Match Spotlight: Trish Stratus vs. Stephanie McMahon
What happens when you get two feisty, power-hungry women vying to be at the top? This certainly sounds like a recipe for disaster, and we learned (and loved!) this to be true. Coming on 15 years ago, Trish Stratus & Stephanie McMahon made history and took their rivalry to a whole ‘nother level in creating one of the most talked about women’s matches to this day.
It all started when Vince and Stephanie McMahon wanted to get rid of the “meddlesome bitch” they referred to as their wife and mother respectively – WWF/E CEO Linda McMahon. After Vince filed for divorce from Linda, she fell into a state of comatose, leaving her out of the father-daughter’s duel to reclaim the top spot in the company. And then came along Trish Stratus, who began a torrid love affair with the company’s chairman. Stephanie made it clear real fast that she was not going to let daddy’s new girlfriend use her assets gain control. After plenty of catfights over about two months, we finally got what we wanted – a proper match at No Way Out 2001.
Through their backstage segments, and catfights galore, we saw that Trish & Stephanie were more than willing to step it up, but fans weren't sure what to expect from their in-ring work considering neither lady was an accomplished grappler at this point in their respective careers. The match started out in typical catfight fashion, but quickly turned into a legitimate match once Stephanie pulled Trish’s legs causing her to fall hard on her back from the top ropes. Stephanie continued to dominate as they spilled outside the ring, where she delivered a clothesline from the top of the barricade. Once back in the ring, Trish gained the offense with a combo of slaps and kicks, followed by a bulldog and a DDT. But things turned quickly when Stephanie reversed a chokehold from the corner top rope and slammed Trish all the way to the middle of the ring! Following this, the matchup spilled to the outside once again. Once the ladies got back in the ring, Trish attempted a hurricanrana that Stephanie countered with a power bomb. It wouldn’t be a true Attitude Era matchup without an attempt by Stephanie to rip Trish’s clothes off to humiliate her. The final blow came when both ladies charged one another only to drive each other face-first into the mat. As they both lay motionless in the ring, William Regal ran in to help Trish get the win by pulling her on top of Stephanie for the count. Seconds later he changed his mind and put Stephanie's foot on the rope to break the count. An irate Trish flipped out on Regal and she delivered a few of her patented slaps until Regal dropped her with a neck breaker, which gave Stephanie the opportunity to cover Trish for the win.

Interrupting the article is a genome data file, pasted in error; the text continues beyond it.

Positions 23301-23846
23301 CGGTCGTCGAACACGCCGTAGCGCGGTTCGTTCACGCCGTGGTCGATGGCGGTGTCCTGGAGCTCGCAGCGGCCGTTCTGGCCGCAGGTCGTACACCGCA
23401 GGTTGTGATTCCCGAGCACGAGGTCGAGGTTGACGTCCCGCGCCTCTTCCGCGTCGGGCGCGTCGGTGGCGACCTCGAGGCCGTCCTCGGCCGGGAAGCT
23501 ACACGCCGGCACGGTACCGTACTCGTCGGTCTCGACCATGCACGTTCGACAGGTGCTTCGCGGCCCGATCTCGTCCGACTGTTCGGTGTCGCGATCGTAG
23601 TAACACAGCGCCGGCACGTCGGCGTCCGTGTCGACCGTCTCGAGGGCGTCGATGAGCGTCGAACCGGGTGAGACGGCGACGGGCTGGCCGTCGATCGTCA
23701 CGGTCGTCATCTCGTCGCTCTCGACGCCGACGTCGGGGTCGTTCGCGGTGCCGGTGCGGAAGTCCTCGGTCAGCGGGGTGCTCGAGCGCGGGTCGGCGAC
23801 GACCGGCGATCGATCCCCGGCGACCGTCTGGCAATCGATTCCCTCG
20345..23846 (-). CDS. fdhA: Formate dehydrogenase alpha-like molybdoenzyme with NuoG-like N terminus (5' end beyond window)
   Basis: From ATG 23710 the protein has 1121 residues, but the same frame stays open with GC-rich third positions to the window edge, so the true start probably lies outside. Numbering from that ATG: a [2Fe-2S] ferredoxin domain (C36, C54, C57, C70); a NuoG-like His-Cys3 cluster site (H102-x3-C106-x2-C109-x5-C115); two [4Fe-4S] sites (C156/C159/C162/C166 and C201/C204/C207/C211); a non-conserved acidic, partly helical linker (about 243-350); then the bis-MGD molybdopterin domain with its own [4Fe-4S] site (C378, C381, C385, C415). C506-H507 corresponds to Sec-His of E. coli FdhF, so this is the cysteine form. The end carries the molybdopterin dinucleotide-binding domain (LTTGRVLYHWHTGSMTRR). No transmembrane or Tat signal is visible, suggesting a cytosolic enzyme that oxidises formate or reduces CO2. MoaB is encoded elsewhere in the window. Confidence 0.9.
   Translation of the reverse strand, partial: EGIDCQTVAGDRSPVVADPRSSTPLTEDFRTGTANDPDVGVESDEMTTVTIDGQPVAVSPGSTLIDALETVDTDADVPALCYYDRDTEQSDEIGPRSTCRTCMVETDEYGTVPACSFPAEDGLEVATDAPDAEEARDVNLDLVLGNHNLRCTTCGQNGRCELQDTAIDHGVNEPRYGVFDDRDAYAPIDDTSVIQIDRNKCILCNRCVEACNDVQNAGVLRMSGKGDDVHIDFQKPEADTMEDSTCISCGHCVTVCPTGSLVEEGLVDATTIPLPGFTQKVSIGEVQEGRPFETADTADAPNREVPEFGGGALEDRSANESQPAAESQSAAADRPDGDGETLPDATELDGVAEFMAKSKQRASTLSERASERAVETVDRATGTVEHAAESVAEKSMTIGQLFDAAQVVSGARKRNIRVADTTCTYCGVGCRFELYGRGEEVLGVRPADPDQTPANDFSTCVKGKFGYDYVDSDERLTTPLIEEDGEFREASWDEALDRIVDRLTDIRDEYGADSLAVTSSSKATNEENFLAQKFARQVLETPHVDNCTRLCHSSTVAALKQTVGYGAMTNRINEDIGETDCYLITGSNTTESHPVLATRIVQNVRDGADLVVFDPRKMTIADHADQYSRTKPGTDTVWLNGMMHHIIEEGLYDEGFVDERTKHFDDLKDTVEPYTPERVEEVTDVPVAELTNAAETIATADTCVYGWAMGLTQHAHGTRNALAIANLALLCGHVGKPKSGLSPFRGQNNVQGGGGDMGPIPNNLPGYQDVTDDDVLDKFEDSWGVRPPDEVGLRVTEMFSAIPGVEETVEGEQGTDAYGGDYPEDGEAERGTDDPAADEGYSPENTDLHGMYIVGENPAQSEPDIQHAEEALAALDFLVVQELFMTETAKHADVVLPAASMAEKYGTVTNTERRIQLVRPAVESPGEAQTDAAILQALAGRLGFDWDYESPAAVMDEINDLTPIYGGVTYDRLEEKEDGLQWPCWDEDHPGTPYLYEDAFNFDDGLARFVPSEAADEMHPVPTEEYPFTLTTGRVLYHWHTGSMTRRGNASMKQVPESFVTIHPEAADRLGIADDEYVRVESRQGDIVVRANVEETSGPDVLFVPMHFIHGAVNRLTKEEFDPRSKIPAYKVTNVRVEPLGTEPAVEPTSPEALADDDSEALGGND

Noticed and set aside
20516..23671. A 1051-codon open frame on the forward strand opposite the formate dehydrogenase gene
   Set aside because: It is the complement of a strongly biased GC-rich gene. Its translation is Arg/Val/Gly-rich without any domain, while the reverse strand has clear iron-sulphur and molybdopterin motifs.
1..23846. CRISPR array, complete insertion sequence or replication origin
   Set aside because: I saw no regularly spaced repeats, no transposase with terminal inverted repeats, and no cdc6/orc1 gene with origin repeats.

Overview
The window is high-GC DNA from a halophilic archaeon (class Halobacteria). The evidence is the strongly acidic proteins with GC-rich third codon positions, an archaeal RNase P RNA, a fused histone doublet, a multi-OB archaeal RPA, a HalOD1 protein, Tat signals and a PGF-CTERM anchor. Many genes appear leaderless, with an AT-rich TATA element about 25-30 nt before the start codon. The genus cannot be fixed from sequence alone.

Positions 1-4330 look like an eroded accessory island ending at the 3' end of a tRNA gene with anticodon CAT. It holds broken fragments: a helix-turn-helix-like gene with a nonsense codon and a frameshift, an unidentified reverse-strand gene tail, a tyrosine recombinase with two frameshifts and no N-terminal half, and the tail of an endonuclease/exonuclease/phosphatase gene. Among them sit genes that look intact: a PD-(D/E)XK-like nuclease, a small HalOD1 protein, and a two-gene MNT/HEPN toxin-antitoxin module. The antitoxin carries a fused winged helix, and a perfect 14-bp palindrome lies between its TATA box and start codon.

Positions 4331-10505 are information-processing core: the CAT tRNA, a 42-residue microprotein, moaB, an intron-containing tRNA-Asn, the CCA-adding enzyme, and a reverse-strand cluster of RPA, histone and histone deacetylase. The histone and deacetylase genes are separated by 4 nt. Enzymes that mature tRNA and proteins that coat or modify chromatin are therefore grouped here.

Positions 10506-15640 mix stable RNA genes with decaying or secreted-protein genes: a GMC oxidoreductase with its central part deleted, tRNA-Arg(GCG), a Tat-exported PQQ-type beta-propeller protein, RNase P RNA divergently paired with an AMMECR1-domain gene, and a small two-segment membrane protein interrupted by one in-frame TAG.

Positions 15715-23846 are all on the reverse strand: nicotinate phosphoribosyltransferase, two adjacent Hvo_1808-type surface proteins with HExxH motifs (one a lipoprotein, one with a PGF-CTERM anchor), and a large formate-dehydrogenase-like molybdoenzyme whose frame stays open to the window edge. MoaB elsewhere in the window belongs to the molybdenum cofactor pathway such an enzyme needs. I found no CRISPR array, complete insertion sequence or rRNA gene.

While women’s wrestling has evolved to new heights in the past 15 years, at the time, both ladies delivered to well beyond the expectations of fans and critics around the world and told a great story. Between the time the ladies received to perform (8 minutes, 29 seconds) and the months of storyline and build preceding the match, it was obvious the company had the confidence in the duo to put on the best match they possibly could, and this shined through in every aspect. To this day, people still talk about this match and it was definitely the first step in Trish's transition from eye candy who can put on a good scuffle to a serious in-ring competitor. And so the journey began…
As for the Trish/Stephanie feud, it didn't quite end there, but that's another story for another time! I think good ol' J.R. spoke for the WWF/E Universe during that moment on February 25th, 2001 when he proclaimed, "This is amazing! This has gone beyond anything I've ever dreamed it would be going into this matchup!"
• Exclusive: Stephanie McMahon honored to induct Trish Stratus into WWE Hall of Fame
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